Two Steps Forward, One Step Back Climbing out of The Valley is never simple. by Edgar Governo @pseudohistorian
Depression and mental illness in general have a complex and often paradoxical place in our society, which criticizes people for not getting treatment or seeing the signs of a problem in others while also attaching a stigma to those who need therapy and/or medication to deal with such problems. Although there is a wide spectrum between being completely neuro-typical and having delusional psychotic breaks, people are often reduced to those who are on the 'right' and 'wrong' side of an arbitrary psychological divide.
The Valley revolves around a central encounter between Connor (Toby Hughes), a teenager who has returned home from university because of a debilitating mental illness, and Dan (Alden Adair), the Vancouver cop who has to confront him one day at a SkyTrain station. Playwright Joan MacLeod isn't concerned with creating a Rashomon-like story about ambiguity over what happened in that encounter, but with how our inner turmoils affect our take on reality; even when two or more people can agree on the main facts of a situation, each person's perception of its emotional landscape is different.
Dan already has to deal with another form of mental illness in his personal life, as his wife Janie (Elizabeth Stephensen) is struggling with a severe form of postpartum depression, and the play suggests (without spelling it out explicitly) that Janie has had a long and troubled past with Dan as her only support. Connor also seems to have only the support of his mother Sharon (Nancy Sorel), who gently encourages him to seek out more help and steadfastly stands up for him in the face of many rebukes. Despite having someone there who loves them and cares about their well-being, Connor and Janie need more than a single rock or anchor to hold onto, and MacLeod effectively conveys the helplessness and occasional frustration that both Sharon and Dan feel at not being able to heal their loved ones themselves.
Hughes and Stephensen are both convincing at portraying two very different (but equally serious) forms of depression, and Adair manages to strike a delicate balance between sincere caring and jaded cynicism as a cop who is weary of trying to help those who can't help themselves on the streets of Vancouver. Sorel is the weakest link amongst the four-person cast, but Sharon's affection and concern for her son are clear, and it seems more like she may have had to struggle with a part that was underwritten compared to the varied emotional notes of the other characters. Director Ann Hodges deserves credit for helping to evoke such sensitive performances, though she engages in some flourishes which do nothing to enhance the play--the stage is divided into quarters, seemingly representing the four viewpoints at work, but the staging doesn't adhere to any consistent pattern to justify this division, and the occasional projections of pouring rain or dark swarms of birds feel too on-the-nose as a visual representation of despondency for my tastes.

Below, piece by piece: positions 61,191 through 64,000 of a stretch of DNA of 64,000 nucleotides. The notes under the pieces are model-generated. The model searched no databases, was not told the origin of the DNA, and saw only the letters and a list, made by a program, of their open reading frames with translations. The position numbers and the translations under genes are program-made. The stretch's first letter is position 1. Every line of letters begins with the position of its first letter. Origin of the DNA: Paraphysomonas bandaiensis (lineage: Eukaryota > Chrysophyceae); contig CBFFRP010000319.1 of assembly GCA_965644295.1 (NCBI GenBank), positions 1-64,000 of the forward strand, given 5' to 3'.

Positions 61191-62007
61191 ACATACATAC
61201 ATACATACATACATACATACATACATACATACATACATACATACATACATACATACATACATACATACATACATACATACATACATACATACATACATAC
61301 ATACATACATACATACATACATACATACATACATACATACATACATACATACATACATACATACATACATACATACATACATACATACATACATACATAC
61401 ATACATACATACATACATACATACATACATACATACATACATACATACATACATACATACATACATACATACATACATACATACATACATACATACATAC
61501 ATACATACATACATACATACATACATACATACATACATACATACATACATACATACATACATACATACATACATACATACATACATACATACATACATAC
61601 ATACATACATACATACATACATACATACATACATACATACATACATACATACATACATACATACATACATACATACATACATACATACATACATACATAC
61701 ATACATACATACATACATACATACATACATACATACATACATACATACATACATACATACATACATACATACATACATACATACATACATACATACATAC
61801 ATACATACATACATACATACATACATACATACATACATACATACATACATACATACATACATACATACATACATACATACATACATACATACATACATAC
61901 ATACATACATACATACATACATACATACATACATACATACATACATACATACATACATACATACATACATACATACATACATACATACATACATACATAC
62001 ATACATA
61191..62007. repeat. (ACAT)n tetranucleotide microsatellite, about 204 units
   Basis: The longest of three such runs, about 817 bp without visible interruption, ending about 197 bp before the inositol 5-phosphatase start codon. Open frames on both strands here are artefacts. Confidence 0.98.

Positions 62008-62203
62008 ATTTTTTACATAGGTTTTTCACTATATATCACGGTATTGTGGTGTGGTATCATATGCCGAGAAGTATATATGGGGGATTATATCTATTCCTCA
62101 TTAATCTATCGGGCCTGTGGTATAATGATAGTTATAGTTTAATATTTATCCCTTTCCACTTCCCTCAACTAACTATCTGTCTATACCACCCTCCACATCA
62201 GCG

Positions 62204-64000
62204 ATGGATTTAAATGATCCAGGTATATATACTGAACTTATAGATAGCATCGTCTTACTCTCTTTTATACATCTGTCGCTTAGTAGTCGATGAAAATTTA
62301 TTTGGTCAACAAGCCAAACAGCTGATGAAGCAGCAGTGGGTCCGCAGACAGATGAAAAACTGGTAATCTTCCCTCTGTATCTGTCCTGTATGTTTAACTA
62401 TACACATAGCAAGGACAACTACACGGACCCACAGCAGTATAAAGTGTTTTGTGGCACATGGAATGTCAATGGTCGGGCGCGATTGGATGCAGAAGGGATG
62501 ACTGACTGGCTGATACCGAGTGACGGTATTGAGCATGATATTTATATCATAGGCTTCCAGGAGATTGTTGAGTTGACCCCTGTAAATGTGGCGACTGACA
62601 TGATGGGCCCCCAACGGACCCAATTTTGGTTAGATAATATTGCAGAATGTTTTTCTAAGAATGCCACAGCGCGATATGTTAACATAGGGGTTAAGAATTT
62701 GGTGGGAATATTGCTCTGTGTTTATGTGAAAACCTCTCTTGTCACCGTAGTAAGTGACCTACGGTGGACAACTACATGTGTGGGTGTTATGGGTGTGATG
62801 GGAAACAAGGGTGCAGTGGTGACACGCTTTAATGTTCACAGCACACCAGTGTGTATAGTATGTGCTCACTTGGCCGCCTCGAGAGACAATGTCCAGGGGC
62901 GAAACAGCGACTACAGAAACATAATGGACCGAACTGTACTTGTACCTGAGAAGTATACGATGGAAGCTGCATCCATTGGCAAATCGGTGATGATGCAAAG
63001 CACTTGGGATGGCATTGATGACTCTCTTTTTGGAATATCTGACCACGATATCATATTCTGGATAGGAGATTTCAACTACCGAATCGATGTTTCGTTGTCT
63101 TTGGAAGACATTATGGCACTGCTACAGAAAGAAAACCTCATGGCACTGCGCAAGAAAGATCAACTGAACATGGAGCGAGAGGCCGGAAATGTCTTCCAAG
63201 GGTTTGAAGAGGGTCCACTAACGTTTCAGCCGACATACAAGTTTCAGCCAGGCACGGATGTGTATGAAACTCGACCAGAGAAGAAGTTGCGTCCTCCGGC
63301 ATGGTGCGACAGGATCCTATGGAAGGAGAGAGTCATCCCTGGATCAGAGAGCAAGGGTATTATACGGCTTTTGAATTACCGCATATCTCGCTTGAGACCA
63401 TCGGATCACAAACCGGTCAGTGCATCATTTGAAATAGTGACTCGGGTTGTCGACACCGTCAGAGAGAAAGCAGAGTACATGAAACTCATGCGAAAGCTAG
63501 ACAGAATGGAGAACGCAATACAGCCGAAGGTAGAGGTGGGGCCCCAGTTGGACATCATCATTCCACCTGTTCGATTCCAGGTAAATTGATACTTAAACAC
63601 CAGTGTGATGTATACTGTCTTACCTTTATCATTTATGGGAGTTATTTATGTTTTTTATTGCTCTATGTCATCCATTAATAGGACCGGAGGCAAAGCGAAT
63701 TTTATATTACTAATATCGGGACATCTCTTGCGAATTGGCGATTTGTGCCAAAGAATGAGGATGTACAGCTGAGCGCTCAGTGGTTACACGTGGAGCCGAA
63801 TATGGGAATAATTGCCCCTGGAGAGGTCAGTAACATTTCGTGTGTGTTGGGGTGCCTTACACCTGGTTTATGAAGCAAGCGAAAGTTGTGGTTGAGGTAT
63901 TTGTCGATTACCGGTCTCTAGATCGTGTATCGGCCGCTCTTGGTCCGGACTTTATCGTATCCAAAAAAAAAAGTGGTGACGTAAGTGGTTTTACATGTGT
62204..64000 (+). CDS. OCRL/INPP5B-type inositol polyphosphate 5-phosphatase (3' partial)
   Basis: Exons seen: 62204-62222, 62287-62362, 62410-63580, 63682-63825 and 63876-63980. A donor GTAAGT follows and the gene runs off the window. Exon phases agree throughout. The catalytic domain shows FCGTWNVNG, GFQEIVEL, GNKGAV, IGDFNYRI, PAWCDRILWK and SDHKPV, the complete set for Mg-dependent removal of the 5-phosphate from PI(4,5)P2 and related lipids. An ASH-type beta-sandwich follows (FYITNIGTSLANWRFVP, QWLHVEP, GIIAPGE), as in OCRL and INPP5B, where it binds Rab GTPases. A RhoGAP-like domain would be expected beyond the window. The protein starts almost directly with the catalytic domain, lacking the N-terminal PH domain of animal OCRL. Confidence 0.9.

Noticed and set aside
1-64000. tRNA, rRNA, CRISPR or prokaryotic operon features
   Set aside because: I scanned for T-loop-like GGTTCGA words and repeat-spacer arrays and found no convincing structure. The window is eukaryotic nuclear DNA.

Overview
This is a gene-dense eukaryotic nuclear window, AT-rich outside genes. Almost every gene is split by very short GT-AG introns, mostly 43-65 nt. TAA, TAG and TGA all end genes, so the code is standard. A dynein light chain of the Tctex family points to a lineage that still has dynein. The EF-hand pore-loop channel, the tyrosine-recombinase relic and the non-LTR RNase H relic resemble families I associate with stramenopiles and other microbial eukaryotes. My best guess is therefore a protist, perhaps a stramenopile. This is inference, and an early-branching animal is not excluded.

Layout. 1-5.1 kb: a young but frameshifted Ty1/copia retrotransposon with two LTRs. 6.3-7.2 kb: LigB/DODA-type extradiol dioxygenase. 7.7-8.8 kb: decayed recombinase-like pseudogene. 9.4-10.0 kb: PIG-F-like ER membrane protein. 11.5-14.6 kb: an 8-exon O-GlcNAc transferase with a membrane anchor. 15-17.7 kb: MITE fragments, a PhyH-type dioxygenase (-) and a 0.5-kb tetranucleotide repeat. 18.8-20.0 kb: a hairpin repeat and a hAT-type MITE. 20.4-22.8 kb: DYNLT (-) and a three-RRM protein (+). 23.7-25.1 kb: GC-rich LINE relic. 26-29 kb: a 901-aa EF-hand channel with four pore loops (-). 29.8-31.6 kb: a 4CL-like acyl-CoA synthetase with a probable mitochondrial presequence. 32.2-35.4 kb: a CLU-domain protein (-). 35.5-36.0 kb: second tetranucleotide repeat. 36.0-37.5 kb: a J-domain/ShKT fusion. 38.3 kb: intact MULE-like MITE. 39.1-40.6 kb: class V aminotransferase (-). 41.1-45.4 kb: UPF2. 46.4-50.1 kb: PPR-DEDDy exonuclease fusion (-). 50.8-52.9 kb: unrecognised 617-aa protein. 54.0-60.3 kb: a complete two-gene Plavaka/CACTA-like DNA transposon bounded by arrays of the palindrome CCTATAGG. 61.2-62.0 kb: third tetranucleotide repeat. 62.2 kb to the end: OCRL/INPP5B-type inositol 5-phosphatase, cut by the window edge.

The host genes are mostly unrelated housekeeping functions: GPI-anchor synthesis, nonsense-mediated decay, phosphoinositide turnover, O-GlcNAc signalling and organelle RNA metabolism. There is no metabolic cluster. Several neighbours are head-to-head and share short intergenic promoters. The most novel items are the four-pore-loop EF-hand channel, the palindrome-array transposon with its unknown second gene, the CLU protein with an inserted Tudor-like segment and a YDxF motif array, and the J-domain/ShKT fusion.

Some of the Vancouver references were also too specific for someone like me who has had little experience in that city. (One joke at the expense of Vancouver Canucks goalie Roberto Luongo went completely over my head until I had it explained to me.) I immediately recognized an oblique reference to serial killer Robert Pickton, but it only served to remind me that the issue of race as a factor in crime and the treatment of mental illness in Canada goes unaddressed in The Valley, whose characters (as portrayed in this production at the Prairie Theatre Exchange) are all white. As a Winnipegger, these issues are frequently entwined with the plight of this city's Aboriginal population--particularly when many real-life police officers are in the same position as Dan, thrust into the role of front-line mental health workers--so some acknowledgement of this intersectionality would've been appreciated.
Each of us starts out alone with our thoughts, and our noonday demons are often only visible to ourselves even when they affect the lives of everyone around us. In a week when someone can go on a murderous rampage in an Edmonton warehouse while controversy swirls around the treatment of another mentally ill murderer in Manitoba, the inadequacy of our society's response to mental illness (and the sometimes tragic or violent consequences of that) has never seemed more timely.